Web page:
Recently, in an email correspondence with someone who contacted me asking for advice on how to find a puppy for a specific need, the topic turned to whether or not a dog's structure affected its performance in dog sports and the likelihood of being injured doing them. This is something that is often discussed and my opinion is that it does, but I also feel that if doing sports is important and you are buying a dog which you want to perform at its physical peak, then why would you buy a dog that has parts missing?

So do dogs without dew claws perform worse than those with, and are they at greater risk of injury? It's not clear and I'm not aware of any research into either, but certainly of the two ways of turning shown above, the one used by Cally is mechanically inefficient and less stable than the one used by Indi. The centre of mass of a dog is located somewhere in its chest. Turning with the front puts strain through the bones and musculature of the front assembly, which would seem to be well built for this. Turning using the back legs puts strain on the back and loin as well as through all the joints and muscles of the back legs. It's easy to imagine how a slip at the point of greatest force would cause the dewclawless dog to capsize and land on its back, whereas the dog with its dewclaw on the ground is more likely to slip inwards (and probably smear its chest and forelegs with mud).

The argument usually raised in favour of dew claw amputation on young puppies is that, at some point in the life of the dog, a groomer might groom it and not realise it has dew claws, and hurt it with grooming equipment. In effect this is saying that breeders should injure their puppies because some groomers are incompetent and don't understand the anatomy of the species they are supposed to be caring for. In my experience, in which I tend to steer well clear of incompetent groomers, dew claws are no more likely to be injured than any of the other 16 digits on a dog.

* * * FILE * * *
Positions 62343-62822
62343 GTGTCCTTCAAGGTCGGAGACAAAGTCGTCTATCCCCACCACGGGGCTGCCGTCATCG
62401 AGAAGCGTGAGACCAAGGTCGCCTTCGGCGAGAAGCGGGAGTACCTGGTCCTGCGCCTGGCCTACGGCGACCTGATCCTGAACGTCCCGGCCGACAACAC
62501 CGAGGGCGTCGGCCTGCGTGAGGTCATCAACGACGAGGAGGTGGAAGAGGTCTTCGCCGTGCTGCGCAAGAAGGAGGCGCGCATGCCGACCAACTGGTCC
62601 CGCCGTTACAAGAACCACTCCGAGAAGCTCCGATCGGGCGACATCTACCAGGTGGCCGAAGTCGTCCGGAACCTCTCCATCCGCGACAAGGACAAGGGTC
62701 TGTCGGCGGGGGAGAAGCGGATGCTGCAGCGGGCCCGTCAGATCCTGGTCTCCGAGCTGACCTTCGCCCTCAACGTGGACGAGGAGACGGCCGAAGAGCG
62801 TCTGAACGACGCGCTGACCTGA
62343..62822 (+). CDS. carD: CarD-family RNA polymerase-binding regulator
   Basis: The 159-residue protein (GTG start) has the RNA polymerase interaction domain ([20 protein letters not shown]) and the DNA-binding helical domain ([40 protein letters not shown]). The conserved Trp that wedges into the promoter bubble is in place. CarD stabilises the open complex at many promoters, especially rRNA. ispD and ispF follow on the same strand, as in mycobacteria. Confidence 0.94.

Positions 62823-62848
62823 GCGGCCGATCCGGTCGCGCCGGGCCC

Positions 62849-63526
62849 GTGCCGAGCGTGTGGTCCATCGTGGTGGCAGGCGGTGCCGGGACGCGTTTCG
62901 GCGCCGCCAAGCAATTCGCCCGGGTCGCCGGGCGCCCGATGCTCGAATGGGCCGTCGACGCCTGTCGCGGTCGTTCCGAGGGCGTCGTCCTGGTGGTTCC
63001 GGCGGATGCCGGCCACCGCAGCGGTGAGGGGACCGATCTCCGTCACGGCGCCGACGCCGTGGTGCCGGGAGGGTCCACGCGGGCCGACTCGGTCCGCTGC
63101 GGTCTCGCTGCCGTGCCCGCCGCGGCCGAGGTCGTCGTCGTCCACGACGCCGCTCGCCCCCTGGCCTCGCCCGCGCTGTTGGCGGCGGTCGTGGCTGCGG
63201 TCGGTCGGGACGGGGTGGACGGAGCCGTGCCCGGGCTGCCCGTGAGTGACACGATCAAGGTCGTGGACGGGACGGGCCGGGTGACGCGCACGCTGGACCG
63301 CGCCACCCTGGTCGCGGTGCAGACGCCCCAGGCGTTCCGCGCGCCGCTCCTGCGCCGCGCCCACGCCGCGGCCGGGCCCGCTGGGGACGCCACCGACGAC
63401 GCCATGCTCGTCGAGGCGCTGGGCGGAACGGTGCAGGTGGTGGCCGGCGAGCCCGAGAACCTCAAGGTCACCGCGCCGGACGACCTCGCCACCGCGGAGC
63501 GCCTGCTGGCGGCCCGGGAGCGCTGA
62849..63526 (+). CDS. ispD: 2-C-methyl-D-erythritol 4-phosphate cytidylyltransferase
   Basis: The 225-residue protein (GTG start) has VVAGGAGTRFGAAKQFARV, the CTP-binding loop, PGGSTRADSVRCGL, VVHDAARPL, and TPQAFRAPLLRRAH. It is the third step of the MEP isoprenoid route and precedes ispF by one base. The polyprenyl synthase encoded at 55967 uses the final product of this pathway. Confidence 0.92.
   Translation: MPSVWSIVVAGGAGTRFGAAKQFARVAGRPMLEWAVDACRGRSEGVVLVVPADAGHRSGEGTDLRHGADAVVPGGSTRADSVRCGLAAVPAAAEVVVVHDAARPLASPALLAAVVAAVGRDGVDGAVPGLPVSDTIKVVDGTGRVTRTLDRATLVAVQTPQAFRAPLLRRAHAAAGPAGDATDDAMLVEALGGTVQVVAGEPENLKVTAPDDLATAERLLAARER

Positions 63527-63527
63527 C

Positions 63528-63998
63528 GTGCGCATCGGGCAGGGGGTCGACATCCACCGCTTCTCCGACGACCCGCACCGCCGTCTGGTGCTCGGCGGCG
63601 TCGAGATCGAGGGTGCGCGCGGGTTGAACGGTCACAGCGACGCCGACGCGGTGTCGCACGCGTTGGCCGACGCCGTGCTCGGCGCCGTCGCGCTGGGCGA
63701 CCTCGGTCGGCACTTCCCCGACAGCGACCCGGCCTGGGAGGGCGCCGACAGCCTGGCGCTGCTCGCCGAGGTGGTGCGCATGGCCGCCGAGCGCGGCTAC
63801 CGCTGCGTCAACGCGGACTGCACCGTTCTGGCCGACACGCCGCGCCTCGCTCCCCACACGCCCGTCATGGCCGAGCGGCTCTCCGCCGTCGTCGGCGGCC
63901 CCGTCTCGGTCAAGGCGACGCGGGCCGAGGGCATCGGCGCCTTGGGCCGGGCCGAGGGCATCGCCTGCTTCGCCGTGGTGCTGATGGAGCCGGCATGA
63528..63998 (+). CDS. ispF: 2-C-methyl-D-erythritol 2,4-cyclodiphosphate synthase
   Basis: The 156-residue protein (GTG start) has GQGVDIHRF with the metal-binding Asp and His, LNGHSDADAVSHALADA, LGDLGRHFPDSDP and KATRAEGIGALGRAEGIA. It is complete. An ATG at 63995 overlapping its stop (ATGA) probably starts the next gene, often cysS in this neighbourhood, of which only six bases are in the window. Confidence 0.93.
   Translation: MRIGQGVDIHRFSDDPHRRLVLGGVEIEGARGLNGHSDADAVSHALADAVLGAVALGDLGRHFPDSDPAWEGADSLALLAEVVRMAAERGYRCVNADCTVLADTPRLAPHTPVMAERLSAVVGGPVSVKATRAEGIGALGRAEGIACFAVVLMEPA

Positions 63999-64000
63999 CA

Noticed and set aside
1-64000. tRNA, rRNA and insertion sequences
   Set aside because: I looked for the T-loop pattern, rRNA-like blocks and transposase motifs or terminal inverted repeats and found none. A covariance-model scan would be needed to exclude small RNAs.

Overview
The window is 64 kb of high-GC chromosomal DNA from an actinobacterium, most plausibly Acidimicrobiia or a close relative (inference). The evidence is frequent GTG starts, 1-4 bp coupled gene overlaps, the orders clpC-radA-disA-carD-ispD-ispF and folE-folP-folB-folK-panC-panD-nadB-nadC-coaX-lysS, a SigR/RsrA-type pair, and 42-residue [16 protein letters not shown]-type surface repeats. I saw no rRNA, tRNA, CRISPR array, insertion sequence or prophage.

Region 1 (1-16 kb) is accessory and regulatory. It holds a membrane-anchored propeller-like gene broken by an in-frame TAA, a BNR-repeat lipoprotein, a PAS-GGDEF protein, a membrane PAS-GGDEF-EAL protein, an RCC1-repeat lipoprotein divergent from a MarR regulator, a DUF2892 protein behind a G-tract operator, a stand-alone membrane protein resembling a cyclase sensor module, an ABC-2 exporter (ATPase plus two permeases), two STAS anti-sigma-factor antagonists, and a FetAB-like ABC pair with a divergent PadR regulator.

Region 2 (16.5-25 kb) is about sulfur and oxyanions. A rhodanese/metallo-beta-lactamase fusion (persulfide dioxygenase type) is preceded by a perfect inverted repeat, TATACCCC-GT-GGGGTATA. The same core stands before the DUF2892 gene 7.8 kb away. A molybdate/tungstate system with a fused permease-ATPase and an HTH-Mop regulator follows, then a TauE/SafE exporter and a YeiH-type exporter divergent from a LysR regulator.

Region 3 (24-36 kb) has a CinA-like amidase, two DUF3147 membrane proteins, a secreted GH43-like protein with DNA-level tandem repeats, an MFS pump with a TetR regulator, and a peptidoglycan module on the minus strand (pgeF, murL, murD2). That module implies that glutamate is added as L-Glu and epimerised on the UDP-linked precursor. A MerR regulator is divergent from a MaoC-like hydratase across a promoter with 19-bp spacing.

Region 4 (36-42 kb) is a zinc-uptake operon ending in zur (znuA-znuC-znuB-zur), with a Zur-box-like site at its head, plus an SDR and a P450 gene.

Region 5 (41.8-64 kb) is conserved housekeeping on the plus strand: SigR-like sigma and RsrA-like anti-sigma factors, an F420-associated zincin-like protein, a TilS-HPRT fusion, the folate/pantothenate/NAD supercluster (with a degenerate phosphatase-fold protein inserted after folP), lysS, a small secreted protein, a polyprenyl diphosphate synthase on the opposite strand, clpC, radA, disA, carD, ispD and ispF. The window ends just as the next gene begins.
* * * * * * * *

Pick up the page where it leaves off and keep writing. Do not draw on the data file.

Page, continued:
EDIT: Please note that in this post, I am discussing normal, functional dew claws, i.e. the innermost of five digits on the dog's FRONT FEET. Supernumerary digits can sometimes occur and this is a mutation called polydactyly. Polydactyls can have varying degrees of functionality in their extra toes and fingers. Polydactyls should probably be treated on a case-by-case basis, so an extra digit that isn't functional might need to be amputated, whereas a fully-formed one with bones and tendons might be harmless and should be left alone. Some breeds might have specific types of polydactyly as a requisite of the breed standard, and I'm not in a position to comment on this.

Human polydactyl, image by 'Drgnu23'

EDIT 2018: It's been brought to my attention that a RESEARCH PAPER has been published on digit injuries affecting dogs doing agility. It was found that statistically, injuries to the digits were more common in dogs without dew claws compared to dogs with dew claws... despite the dew-clawed dogs having more digits to potentially injure!


  1. This is a great explanation and I love the illustrations. May I please share it on my website?